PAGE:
Many signals arising from physiological and physical processes are not only non-stationary but also posses a mixture of sustained oscillations and non-oscillatory transients that are difficult to disentangle by linear methods. Examples of such signals include speech, biomedical, and geophysical signals. For example, EEG signals contain rhythmic oscillations (alpha waves, etc) but they also contain transients due to measurement artifacts and non-rhythmic brain activity. This research program involves the development and application of new algorithms designed to decompose such signals into 'resonance' components - a high-resonance component being a signal consisting of multiple simultaneous sustained oscillations; a low-resonance component being a signal consisting of non-oscillatory transients of unspecified shape and duration. While frequency components are straightforwardly defined and can be obtained by linear filtering, resonance components are more difficult to define and procedures to obtain resonance components are necessarily nonlinear. It is envisioned that the decomposition of a non-stationary multi-resonance signal into resonance components will enable the more effective utilization of existing processing methods specialized to each component. For example, sinusoidal modeling of speech is most efficient and effective for signals consisting primarily of sustained oscillations (high-resonance signals). On the other hand, time-domain and wavelet-domain methods are most effective for piecewise smooth signals that are defined primarily by their transients or singularities (low-resonance signals). This research utilizes recent developments in signal processing, including sparse signal representations, morphological component analysis, constant-Q (wavelet) transforms with varying Q-factors, fast algorithms for L1-norm regularized linear inverse problems, and related algorithms. The research consists of developing algorithms for resonance-based signal decomposition and generalizations, and assessing their effectiveness for the processing of signals arising from several physical and physiological processes.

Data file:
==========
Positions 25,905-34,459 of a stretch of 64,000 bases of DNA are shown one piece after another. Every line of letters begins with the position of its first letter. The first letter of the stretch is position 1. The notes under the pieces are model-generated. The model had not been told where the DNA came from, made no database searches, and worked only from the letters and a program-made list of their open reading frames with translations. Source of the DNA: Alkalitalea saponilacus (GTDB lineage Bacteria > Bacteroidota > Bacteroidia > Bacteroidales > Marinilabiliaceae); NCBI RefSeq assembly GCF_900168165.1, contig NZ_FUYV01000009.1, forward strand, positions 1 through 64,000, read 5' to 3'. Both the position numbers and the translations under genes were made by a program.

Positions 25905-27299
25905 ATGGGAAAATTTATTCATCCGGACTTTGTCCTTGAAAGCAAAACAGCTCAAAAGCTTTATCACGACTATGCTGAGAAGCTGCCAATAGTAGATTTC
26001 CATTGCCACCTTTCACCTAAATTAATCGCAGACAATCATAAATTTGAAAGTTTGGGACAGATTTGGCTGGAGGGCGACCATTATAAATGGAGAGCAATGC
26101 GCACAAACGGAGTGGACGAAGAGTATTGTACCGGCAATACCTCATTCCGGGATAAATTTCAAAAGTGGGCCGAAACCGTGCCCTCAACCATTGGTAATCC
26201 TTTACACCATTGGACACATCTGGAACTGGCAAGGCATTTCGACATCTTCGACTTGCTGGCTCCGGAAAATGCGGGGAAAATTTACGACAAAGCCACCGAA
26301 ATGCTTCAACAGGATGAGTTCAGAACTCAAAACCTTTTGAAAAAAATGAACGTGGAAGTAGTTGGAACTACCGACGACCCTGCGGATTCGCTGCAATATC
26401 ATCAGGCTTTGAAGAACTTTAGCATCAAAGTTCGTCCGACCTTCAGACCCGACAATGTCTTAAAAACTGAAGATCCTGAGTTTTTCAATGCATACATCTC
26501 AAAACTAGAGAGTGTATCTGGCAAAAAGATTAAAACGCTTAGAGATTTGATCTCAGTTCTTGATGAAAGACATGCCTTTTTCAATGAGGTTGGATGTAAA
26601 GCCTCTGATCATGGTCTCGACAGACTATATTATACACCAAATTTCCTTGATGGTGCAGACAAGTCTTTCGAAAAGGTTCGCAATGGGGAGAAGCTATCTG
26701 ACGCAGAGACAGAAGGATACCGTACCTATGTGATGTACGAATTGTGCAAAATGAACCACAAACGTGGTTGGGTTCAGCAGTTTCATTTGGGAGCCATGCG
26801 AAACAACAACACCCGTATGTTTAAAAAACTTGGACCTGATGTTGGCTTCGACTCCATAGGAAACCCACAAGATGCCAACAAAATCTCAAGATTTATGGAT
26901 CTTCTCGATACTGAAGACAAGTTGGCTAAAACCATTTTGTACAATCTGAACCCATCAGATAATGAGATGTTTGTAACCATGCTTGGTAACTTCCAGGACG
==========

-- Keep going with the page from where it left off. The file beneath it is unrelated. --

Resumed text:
' has led to the development of new methods for processing data arising in biomedicine, engineering, and other fields where conventional signal processing techniques are inadequate. The algorithms, developed as part of this project, have been applied, for example, to the reduction of measurement artifacts in recordings of human brain activity, the detection of nano-particles in modern biosensors, the analysis of murmurs in cardiac recordings, the analysis of high-frequency oscillations for epilepsy treatment, the detection of spindles in sleep EEG, the processing of radar and seismic data, and the detection of defects in engines and gearboxes (early fault detection is important for the prevention of accidents and economic loss in industry and critical facilities). The newly developed methods also contribute to the advancement of the field of signal processing; they have been published as articles in selective research journals, and implemented in software made freely available on the Internet. As part of this project, technical tutorials have been written and contributed to the open-source online educational initiative, cnx.org. In addition, to enhance the translation of new signal processing techniques into biomedical engineering, and to provide educational opportunities for students, an annual symposia on 'Signal Processing in Medicine and Biology' was initiated [held in New York City on Dec 10, 2011, Dec 1, 2012, and Dec 7, 2013; to be held in Philadelphia on Dec 13, 2014 and Dec 12, 2015]. Some of the specific technical outcomes include the following. The Tunable Q-factor Wavelet Transform (TQWT): The analysis of many physiological time series, such as an electroencephalogram (EEG), calls for wavelet transforms with high Q-factors, meaning that the transform should be composed of highly oscillatory pulses. However, there is a scarcity of efficient discrete wavelet transform for which the Q-factor can be easily tuned. Consequently, it is common in biomedical processing to use the continuous wavelet transform, the computational expense of which rules out the most effective modern optimization-based signal processing algorithms. One outcome of this project is the TQWT, a fast discrete wavelet transforms appropriate for the analysis of highly oscillatory signals (e.g., EEG). The TQWT provides a unique capability among existing transforms — relevant parameters (Q-factor and over-sampling rate) can be explicitly specified and its implementation is computationally efficient. The TQWT makes resonance-based signal decomposition practical by providing a fast implementation. The TQWT can be used for denoising, restoration, extrapolation, AM/FM decomposition, and other basic problems in signal processing. While originally motivated for the processing of physiological signals, the TQWT is very broadly applicable to signals comprising sustained oscillations. Simultaneous Low-Pass Filtering and Total Variation Denoising (LPF/TVD): This algorithm provides a new approach to exploit simultaneously the advantages of conventional linear filtering and of nonlinear sparsity-based signal processing. This is useful because linear filtering methods will likely always be more commonly used and widely applicable than methods based on sparsity. (Sparsity methods require certain signal model assumptions to be satisfied and are more involved algorithmically.) The new LPF/TVD algorithm is based on a non-smooth convex optimization, requires few parameters, and has high computational efficiency. The computational efficiency is due to the way in which the LTI filter transfer function is incorporated into the objective function. Further, the tuning parameters are few in number, which makes the approach manageable, yet they provide sufficient flexibility so as to capture a rich set of signal behaviors. Transient Artifact Reduction Algorithm (TARA): As an extension of the LPF/TVD algorithm, TARA is a new method for the reduction of artifacts in biomedical time series. Compared to LPF/TVD, the algorithm is faster and its capability is more general. The algorithm, based on a signal model involving sparsity in part, is able to reduce artifacts due to subject motion in near-infrared spectroscopic time-series imaging. Overlapping Group Sparsity (OGS) Algorithm: Sparsity, in its simplest form, is not realistic for some types of signals. The performance of sparsity-based algorithms are therefore enhanced through the use of models for 'structured' sparsity. For many signals (or signal representations), high-amplitude values arise in sparse clusters or groups; for example the spectrogram of speech is more accurately described as exhibiting 'group sparsity' rather than 'sparsity'. While the use of group sparsity has been implicitly used in much signal processing work over the last 10 years, the explicit use of group sparsity is relatively recent. However, solving group sparsity problems is significantly more involved because of the coupling of each variable to every other variable. This project has led to a new fast iterative algorithm for group-sparsity denoising and a simple procedure to select the hyper parameter (regularization parameter). The new algorithm has been shown to be effective for speech denoising.